Global Strategic Rivalry Theory. The modern international trade theory proposed by Krugman (1985) determines the trade flow between multinational companies. The intra-industry trade struggles for the domination of the global market place that defines their strategy. Global companies establish headquarters in a country and distribute products in other countries. The theory says that export has a relative advantage than import because companies will not be restricted by government interference and non-economic factors. However, Porter argues that it depends on the innovative strategy of companies to gain competitive advantage (Dachin 48). This is in contrast with the recommendation to establish a production site locally. Schmid and Grosche affirm that low market share of Volkswagen in North America, except in Argentina, is caused by the lack of production sites. Among the global market of Volkswagen, North America is the hardest to penetrate. The authors suggest that in order to achieve the goals in 2018, Volkswagen has to put up a plant in North America to decrease the risk in fluctuating exchange rate, and the cost of transport (38-39). Therefore, there is a need to localize the product to attract consumers in North America. In contrast to Toyota, the brand is considered as an American product due to its relativity to Americans. It was originally established in the US and built consumer relationship. Moreover, Volkswagen has to break the pattern to penetrate the market and increase its sales.

Localization and R&D Strategy

            As part of being socially and environmentally responsible, the Volkswagen Group was the first to initiate the environmental management system in 1996. Until now, the company continues to invest in modernizing the mechanical parts of cars into “fuel efficient combustion engines, hybrid and electric vehicles, ad second generation bio-fuels” (“Volkswagen” 27). This is evident in the environmental awards received by Volkswagen Group. Furthermore, the company invests in Multi Media Interface (MMI), which is utilized for information and entertainment. DSG incorporates the controlled consumption of fuel and better performance. The system called Park Assist aids drivers in parking automatically with warnings on the front and back. Then, the ACC system provides information that regulates the allowable distance from the front row. Finally, the products followed the standard carbon emissions globally. The company enables to reduce CO2 emission by 22 g/kg; hence, it accounts 15 % in the past five years (“Interim Report” 57-58).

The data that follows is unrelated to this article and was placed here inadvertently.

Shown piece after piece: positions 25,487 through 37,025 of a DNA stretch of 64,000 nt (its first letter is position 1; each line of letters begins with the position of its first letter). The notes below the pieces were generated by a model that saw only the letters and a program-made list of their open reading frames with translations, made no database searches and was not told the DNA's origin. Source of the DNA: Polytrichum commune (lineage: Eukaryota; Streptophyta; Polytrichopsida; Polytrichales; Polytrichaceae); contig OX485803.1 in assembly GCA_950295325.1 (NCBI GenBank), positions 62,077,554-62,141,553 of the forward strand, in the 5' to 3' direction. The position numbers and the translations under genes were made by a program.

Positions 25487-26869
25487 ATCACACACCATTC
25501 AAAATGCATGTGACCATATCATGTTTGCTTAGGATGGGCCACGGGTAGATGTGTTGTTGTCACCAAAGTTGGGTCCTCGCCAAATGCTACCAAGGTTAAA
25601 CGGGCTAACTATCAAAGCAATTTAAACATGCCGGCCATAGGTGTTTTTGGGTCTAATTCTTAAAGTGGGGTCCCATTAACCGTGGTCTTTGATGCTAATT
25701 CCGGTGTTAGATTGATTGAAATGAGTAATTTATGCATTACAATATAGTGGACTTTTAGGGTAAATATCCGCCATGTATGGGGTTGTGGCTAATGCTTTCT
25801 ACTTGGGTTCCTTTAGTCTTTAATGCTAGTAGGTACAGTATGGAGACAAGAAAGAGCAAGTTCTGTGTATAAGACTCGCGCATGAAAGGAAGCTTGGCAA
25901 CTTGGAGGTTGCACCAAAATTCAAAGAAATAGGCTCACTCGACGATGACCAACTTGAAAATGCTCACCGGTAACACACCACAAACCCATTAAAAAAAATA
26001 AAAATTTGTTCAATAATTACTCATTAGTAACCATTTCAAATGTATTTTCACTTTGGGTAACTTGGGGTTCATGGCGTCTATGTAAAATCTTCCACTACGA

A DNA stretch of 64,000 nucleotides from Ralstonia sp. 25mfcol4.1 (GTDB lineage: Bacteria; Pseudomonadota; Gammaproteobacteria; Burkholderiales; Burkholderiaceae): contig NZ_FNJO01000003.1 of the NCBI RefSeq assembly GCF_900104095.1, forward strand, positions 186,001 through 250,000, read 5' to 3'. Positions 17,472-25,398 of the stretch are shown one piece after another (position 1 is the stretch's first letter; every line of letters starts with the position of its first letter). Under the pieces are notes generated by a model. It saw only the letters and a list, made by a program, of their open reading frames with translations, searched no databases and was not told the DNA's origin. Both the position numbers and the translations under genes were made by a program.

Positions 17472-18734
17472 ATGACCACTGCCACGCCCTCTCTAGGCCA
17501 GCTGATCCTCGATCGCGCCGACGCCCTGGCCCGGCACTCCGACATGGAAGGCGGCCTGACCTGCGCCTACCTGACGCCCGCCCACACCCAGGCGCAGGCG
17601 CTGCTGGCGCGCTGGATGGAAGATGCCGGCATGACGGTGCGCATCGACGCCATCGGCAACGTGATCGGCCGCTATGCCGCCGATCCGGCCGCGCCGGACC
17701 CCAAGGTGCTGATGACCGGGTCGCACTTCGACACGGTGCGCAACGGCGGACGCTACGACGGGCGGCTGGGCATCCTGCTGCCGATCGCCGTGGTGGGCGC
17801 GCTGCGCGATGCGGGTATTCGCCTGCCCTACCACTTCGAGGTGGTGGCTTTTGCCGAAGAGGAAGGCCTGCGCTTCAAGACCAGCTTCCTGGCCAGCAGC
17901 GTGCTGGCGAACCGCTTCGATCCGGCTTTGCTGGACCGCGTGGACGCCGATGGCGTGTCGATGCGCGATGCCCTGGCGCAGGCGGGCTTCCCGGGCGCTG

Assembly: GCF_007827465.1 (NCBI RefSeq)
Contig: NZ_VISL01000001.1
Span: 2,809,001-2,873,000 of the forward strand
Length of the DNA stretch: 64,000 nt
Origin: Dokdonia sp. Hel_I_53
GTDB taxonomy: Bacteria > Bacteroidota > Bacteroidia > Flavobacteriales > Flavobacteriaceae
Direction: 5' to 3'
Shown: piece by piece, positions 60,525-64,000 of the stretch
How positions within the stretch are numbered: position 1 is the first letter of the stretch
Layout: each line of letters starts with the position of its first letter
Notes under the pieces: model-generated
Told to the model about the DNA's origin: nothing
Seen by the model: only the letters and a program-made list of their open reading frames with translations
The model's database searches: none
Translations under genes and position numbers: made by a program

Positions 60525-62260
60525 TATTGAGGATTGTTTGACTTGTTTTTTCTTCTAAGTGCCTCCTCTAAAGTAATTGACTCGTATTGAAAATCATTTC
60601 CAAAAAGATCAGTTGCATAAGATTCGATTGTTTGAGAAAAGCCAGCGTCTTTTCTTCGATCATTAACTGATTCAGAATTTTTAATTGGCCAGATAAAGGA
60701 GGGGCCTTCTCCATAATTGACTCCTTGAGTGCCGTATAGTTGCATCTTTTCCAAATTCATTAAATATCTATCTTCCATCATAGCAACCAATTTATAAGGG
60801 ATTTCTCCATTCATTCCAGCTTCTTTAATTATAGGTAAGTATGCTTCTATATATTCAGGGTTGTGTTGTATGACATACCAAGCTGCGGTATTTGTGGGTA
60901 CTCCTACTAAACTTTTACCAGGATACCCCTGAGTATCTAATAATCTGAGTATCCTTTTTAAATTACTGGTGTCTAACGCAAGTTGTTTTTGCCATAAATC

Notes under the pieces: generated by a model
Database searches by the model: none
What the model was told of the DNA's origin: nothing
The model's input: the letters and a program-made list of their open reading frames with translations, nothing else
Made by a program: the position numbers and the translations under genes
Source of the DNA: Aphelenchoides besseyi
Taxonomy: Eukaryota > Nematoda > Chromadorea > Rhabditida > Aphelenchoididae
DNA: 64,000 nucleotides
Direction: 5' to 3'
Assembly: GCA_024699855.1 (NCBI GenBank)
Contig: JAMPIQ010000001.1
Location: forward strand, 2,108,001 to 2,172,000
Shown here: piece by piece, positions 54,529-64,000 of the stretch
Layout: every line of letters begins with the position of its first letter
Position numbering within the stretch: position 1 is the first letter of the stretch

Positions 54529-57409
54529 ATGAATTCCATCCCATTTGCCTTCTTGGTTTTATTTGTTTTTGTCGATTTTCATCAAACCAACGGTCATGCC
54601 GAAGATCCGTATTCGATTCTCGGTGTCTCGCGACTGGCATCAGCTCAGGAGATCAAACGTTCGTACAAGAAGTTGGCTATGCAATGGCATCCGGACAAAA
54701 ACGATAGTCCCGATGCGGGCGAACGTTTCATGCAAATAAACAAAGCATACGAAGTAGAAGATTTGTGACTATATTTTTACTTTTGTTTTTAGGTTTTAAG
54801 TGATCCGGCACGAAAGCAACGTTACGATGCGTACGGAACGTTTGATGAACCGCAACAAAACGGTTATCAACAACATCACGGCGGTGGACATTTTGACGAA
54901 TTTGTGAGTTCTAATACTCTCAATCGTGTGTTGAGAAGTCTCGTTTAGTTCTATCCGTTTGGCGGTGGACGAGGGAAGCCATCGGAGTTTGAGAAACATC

The success of Volkswagen in China is caused by the localization of R & D strategy. Volkswagen establishes partnership with Chinese to gain an understanding of the new environment and advice to achieve efficiency in China. The maintenance of R&D site is governed by the belief of Chinese that it attains efficiency in terms of input and output. In addition, Volkswagen is concerned with the product quality; hence, the company motivates Chinese suppliers to undergo training abroad. The company finds for the best partner that can manufacture localized products with quality. Volkswagen group evaluates the technical qualification of suppliers that can pass the standard of German cars. Lou asserts that Volkswagen’s “persistent effort to localize served a dual role of lowering costs of production and gaining the support of the national government” (129). Within 10 years, the company garnered 90 percent of localization, which marked their successful penetration in China.

Perception of Local Market Employees

            The employees view the Volkswagen Group positively. This is apparent in the award received by Volkswagen Poznan as an employee-friendly employer. One of the purposes of Volkswagen is to become the top employer of the year (“Strategy”). Thus, the management of employee is synchronized in other countries. The Volkswagen aims to develop and train employees and ensures of the involvement of employees in matters that might affect the company. Furthermore, the company desires to encourage employees of their commitment and loyalty. Brown, Kirpal, and Rauner share the development of company’s trainee who became identified as the Volkswagen employees. The employees that joined the training and development system assert that they perceive “as though they are among friends and acquaintances.” This feeling is associated with the positive atmosphere inside the company. This term referred as German Dual System wherein the employees’ training evolves from school to labor marker (282). Thus, the positive reinforcement and training of Volkswagen contribute to the optimistic view of employees.

            Furthermore, the company ensures of the parental education and employment opportunities for single mother through a part time job. The company commits itself in securing the health of its employees through the employee’s protection employees. The aim of the company is to prevent diseases to guarantee long term employees. This strategy implies that the company cares for the employees’ welfare (Zimmerli et al. 203). Employees stimulate companies to invest in corporate social responsibility, so Volkswagen declared their social rights and industrial relationship in 2002. The declaration proves that Volkswagen is an employee-oriented company. They allow Union in their company comprising 90 percent in the United States (Steers and Nardon 336). The company also pledges to manage conflict between the employer and the union. Thus, when the Union demanded that employees must have a break from e-mail, Volkswagen Group limits the functionality of e-mail from 6:30 pm to 7:30 am. Employees will never receive e-mail from the company. Holliday, Schmidheiny, and Watts affirm that employers with CSR values increase the employees’ satisfaction and loyalty. It ends with a positive feeling toward their job (110).